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Josh Sawyer on the Evolution of RPG Reputation Mechanics

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Josh Sawyer on the Evolution of RPG Reputation Mechanics

Development Info - posted by Infinitron on Mon 6 April 2020, 00:41:50

Tags: Baldur's Gate; Darklands; Disco Elysium; Fallout; Fallout 2; Fallout: New Vegas; Josh Sawyer; Obsidian Entertainment; Pillars of Eternity II: Deadfire

Even before GDC 2020 was cancelled due to the coronavirus epidemic, Josh Sawyer had decided to boycott the event due to his increasing dissatisfaction with its speaker compensation and pricing model. From now on, he plans to speak directly to the masses and record a new talk every year about a design topic he finds interesting. His talk today was about RPG reputation mechanics, a topic he decided to address after experiencing the wonders of Disco Elysium. It begins with a historical overview of RPG reputation systems, from Darklands through Fallout 1 & 2, Baldur's Gate and Fallout: New Vegas. But the main event here is Pillars of Eternity II vs Disco Elysium.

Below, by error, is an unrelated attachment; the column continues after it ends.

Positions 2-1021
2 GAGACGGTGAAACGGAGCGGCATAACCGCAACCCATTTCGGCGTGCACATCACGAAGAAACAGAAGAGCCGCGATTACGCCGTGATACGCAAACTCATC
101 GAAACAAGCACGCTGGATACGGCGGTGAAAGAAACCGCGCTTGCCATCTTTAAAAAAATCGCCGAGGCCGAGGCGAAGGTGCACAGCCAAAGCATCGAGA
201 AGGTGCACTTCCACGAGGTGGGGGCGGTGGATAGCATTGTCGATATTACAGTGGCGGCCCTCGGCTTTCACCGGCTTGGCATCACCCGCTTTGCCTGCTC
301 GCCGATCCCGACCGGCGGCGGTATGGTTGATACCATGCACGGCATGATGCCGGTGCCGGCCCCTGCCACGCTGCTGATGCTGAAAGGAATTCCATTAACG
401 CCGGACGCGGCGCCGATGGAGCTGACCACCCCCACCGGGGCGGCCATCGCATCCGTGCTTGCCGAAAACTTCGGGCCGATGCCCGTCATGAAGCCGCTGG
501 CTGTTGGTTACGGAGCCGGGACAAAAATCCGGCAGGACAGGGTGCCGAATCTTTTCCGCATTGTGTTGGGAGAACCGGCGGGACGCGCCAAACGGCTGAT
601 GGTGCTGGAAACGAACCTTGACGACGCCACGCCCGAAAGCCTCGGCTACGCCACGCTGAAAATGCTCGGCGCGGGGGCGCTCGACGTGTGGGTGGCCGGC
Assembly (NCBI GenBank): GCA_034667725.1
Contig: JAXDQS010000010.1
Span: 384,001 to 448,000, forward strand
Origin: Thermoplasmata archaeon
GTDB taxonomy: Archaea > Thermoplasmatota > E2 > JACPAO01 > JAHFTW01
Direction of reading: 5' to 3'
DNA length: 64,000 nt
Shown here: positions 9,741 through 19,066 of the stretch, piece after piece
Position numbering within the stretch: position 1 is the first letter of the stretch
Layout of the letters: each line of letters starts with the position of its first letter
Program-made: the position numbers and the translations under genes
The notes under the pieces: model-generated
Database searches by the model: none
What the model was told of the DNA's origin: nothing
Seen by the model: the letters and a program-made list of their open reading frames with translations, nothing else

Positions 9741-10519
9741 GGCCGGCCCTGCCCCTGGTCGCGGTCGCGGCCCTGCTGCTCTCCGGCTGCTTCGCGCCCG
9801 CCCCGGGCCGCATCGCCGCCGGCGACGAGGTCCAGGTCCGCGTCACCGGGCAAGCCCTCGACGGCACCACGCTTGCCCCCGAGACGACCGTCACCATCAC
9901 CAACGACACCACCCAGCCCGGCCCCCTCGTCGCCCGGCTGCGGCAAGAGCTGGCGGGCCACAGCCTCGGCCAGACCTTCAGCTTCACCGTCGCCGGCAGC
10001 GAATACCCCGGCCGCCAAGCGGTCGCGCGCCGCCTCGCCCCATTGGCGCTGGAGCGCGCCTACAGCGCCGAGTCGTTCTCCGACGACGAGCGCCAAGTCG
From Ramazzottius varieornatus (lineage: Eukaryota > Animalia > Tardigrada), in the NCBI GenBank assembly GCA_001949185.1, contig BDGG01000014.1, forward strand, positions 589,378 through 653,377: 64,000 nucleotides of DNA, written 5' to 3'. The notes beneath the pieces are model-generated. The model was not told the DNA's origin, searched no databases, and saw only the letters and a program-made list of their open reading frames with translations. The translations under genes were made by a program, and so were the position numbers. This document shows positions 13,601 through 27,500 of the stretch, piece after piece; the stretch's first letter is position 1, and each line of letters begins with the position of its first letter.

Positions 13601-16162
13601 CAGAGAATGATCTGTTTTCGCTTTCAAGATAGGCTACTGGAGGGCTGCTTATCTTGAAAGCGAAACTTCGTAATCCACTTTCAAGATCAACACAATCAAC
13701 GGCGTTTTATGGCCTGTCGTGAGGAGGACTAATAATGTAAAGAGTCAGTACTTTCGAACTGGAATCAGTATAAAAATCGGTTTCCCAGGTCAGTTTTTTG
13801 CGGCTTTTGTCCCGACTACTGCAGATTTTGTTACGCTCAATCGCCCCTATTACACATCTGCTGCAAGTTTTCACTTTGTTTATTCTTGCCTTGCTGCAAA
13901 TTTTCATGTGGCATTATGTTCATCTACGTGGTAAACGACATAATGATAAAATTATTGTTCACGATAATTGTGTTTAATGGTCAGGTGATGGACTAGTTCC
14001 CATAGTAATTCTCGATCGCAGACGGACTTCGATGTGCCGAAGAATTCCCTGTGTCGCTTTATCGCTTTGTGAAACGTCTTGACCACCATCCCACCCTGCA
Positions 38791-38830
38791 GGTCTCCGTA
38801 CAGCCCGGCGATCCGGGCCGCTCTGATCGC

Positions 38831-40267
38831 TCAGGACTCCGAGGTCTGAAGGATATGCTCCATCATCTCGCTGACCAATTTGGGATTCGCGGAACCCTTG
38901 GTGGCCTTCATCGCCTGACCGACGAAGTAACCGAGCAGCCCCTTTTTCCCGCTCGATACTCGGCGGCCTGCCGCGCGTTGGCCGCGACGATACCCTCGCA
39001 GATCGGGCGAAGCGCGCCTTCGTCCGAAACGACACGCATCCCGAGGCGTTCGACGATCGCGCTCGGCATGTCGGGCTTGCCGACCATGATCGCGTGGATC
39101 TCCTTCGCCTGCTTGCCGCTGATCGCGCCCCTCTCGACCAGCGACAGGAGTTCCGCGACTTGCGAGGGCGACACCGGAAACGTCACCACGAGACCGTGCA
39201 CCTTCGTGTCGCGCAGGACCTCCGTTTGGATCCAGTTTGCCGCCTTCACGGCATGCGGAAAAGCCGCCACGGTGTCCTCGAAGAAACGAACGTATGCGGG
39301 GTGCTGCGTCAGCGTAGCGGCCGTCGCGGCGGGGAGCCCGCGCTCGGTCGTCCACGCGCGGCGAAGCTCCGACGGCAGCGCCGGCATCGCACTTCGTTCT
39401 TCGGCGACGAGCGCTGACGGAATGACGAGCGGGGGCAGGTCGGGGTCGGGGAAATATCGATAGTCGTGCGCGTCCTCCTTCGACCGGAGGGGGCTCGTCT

Josh is clearly still upset about the failure of Deadfire's topic-based companion relationship system, which he says led to a combinatorial explosion in terms of the amount of work the writers had to do and could have easily been replaced with something simpler. It compares unfavorably with Disco Elysium's two reputation-like mechanics: the skill check modifiers you can acquire based on previous actions and the famous Thought Cabinet. Josh seems to be particularly fond of the former mechanic, viewing it as a way to avoid the excessive scope of an actual reputation score while still preserving some of its systemic abstraction. The Thought Cabinet is good because much of its reactivity is internal to the player character and thus easier to design, but it'd be hard to imitate without being accused of ripping the game off.

The lesson Josh has learned is that one must always remember that reputation mechanics are abstractions, and there's no point in designing an abstraction that becomes more complex than the underlying thing it's trying to model. It seems that he's concluded that the traditional Obsidian reputation system has reached a dead-end, and that it's time to step back a bit and experiment with mechanics that hew closer to standard scripted choice & consequence.

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